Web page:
Hot + Hairy

Kim Bridgland's hairy house. week one exercise. This semester's studio has begun:

Hot and Hairy: biotopology and new architectural life.

Pia Ednie-Brown, with Simon Sellars and Jessica In.

“Your actions cling to you and respond to you as if they were growing out of you like fingernails. Your house becomes your pet or you become the pet of your house, or a mixture of the two.” Arakawa and Gins, Architectural Body (32)

Can we radically alter our bodies, thoughts and actions through architectural configurations? What kind of currently unimaginable relationships could we foster with our architectural surroundings?

Drawing on the techniques of Arakawa and Gins, who provocatively suggest that architecture is a tool with which to learn how to not die, we will be designing a series of research community developments, or micronations, that are designed to evolve bodies through architectural experimentation.

Based on a scenario set in about 40 years from now (2050), and with reference to relevant historical work from about 40 years ago (1970) we will test, expand upon and develop the suggestions of Arakawa and Gins, while drawing upon contemporary work wedged in the cleavage of these 40 year leaps, such as Patricia Piccinini, Stelarc, SymbioticA, R&Sie, biothing, Greg Lynn, Sabine+Jones, and others.

All students will be provided with digital ‘material’ to work with, in exploring techniques. A second class in the lab, with Jessica In, will be conducted every Tuesday night to facilitate this. Familiarity with Rhino is advisable for this studio project.

This studio will be in dialogue with a seminar with the same class time, run by Simon Sellars, 'the body is the city', where students will be elaborating upon and feeding into the community scenario we design, through other media such as film, images, and text.

SymbioticA 1 day workshop.

Today I went to a one day SymbioticA workshop. Missed the end, as I had to catch a plane, but got to see most of it.It was incredible. I learnt a great deal, and as I sped off to the airport, I felt like my frontal lobe was going to explode.

Why? Because it took you into the thick of laboratory processes, teaching us super basic lessons like how to use a pipette to measure 0.5ml as part of an apparently 'untouchable' (for non-scientists) process of DNA extraction and 'gel electrophoresis' (a DNA analysis). All this, while throwing up larger socio-political questions with the help of a adjacent projector, such as the use of DNA analysis in forensics and the genetic modification of tomatoes. It was, as one would expect, no more than a light touch of a fingernail (not yet even scratching the surface), but enough to demonstrate that more of us should be exposed to this experience. I was convinced that what might seem like hype about the radical changes afoot via biotechnological processes is very real, and very much with us.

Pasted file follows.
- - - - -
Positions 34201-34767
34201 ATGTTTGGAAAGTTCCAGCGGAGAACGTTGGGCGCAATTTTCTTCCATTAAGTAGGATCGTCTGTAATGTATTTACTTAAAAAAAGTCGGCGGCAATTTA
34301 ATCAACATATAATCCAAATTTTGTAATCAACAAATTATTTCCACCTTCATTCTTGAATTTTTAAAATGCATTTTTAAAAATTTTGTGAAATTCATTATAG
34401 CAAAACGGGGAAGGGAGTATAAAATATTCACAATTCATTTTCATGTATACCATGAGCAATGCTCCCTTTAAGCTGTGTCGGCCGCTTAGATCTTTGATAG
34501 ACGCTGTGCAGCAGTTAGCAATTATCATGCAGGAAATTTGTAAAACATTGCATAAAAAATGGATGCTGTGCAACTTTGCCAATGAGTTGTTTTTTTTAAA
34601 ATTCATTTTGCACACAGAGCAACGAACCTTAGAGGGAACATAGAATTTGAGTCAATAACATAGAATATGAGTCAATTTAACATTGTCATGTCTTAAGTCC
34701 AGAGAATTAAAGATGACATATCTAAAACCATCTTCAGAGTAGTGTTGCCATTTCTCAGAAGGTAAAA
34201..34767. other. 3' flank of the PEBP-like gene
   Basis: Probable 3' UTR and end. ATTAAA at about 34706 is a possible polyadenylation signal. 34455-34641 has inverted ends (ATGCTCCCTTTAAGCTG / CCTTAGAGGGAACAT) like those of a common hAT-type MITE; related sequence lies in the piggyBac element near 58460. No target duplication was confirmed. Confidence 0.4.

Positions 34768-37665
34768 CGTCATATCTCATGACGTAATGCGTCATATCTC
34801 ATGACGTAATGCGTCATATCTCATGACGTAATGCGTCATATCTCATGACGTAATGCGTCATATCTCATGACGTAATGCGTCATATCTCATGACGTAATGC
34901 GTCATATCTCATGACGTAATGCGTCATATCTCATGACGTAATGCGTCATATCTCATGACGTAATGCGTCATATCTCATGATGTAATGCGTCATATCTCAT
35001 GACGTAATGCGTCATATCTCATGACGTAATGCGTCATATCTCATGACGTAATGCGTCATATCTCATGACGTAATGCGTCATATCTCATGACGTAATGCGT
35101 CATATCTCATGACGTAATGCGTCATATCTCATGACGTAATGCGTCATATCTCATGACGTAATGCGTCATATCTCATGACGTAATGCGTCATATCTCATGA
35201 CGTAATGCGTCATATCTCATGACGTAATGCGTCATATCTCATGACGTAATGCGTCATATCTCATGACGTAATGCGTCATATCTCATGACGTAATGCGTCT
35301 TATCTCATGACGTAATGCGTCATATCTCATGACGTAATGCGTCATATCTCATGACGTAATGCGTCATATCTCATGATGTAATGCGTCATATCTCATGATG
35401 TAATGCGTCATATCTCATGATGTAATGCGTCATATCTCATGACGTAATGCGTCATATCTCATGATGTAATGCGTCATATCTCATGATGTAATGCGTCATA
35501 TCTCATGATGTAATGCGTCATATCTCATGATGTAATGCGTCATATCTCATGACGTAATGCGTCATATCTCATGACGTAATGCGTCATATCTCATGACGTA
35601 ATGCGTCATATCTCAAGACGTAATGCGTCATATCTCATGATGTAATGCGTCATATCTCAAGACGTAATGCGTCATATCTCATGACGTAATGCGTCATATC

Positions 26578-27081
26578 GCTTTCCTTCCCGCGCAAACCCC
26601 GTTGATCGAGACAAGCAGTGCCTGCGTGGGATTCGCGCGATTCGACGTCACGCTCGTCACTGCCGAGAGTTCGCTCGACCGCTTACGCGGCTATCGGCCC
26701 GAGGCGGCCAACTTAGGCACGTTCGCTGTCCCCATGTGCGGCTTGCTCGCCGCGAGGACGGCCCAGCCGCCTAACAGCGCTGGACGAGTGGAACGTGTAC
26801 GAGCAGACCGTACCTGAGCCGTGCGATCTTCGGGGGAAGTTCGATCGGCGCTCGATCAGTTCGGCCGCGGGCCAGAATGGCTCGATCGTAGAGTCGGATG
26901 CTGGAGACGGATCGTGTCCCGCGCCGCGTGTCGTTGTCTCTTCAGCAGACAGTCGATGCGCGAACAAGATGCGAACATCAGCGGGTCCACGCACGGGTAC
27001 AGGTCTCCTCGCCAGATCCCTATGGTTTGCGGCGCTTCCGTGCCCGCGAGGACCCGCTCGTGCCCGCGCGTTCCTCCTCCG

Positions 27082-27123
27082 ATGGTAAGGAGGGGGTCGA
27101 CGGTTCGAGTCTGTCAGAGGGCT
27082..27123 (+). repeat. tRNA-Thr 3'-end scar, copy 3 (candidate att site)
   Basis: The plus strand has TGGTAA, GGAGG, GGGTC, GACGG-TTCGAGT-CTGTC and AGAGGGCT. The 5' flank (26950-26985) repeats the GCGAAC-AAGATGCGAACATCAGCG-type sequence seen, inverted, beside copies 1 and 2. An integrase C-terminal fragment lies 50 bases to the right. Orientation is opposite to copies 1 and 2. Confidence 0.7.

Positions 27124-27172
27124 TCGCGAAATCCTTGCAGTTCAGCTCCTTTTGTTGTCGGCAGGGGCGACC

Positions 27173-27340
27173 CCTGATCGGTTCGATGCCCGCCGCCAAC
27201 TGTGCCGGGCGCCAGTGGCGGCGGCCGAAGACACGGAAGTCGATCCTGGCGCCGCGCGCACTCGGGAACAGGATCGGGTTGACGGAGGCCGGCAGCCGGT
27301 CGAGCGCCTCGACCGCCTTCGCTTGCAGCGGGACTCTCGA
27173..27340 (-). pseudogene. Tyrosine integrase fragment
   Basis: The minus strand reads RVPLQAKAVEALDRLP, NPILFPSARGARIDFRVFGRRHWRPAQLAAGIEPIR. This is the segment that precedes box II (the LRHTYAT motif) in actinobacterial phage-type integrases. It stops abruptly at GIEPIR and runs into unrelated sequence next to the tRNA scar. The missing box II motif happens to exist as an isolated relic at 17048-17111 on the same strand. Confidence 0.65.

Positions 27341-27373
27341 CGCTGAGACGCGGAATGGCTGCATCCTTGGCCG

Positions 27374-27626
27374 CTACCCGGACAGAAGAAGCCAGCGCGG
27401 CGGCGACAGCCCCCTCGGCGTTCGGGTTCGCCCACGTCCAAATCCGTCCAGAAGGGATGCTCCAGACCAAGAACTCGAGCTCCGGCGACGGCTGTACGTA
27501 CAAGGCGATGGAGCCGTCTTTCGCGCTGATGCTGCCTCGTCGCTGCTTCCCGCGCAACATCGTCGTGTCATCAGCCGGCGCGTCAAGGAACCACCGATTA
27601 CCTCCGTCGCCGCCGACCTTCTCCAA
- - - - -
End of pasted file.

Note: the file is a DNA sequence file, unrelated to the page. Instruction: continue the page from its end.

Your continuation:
discussion in SymbioticA lab. And, on top of that, it was attended by a group of interesting, intelligent people.

Lake Clifton

This week, I am visiting Lake Clifton, south of Perth and in the vicinity of Mandurah, reportedly the fasted growing city in Australia. Lake Clifton is also contains a roughly 6km long colony of thromobilites, a form of microbialite or growing rock-formations. Microbialites are the oldest known fossils, dating back to 3.5 billion years or so. They are made by cyanobacteria, the ancient life form that generated the oxygen atmosphere upon which life as we know it today depends. The Lake Clifton thrombolites are not this old, but they are the only known living examples, although their current status (ie living/dead) is apparently a debated point.I am visiting the site as part of the research we are doing with SymbioticA, who are doing a large project exploring the thrombolites and other linked environmental issues of the area. We will be discussing approaches to siting a speculative architectural future in this region. Thrombolites at Lake Clifton, WAThrombolites at Lake Clifton, Western Australia

becoming animal

The rather mind mind-boggling news about the Californian woman giving birth to eight babies (and she already has six), made me think of Patricia Piccinnini's work, particularly her piece 'The Young Family': The Californian brood was the result of IVF, the embryos being artifically implanted (they apparently didn't expect all of them to 'take'). Interesting how biotechnology is leading us closer to our animal companions.

Foreskins for the face

I recently discovered an anti-aging beauty treatment with the primary ingedient of 'Human Fibroblast Conditioned Media'. They make this with newborn foreskins. But the process, if I understand correctly, involves 'conditioning' a particular media with the foreskins. So, as collaborator Oron Catts pointed out, what is the media? Fetal calf serum? Is it a strange hybrid of cow fetus and human newborn?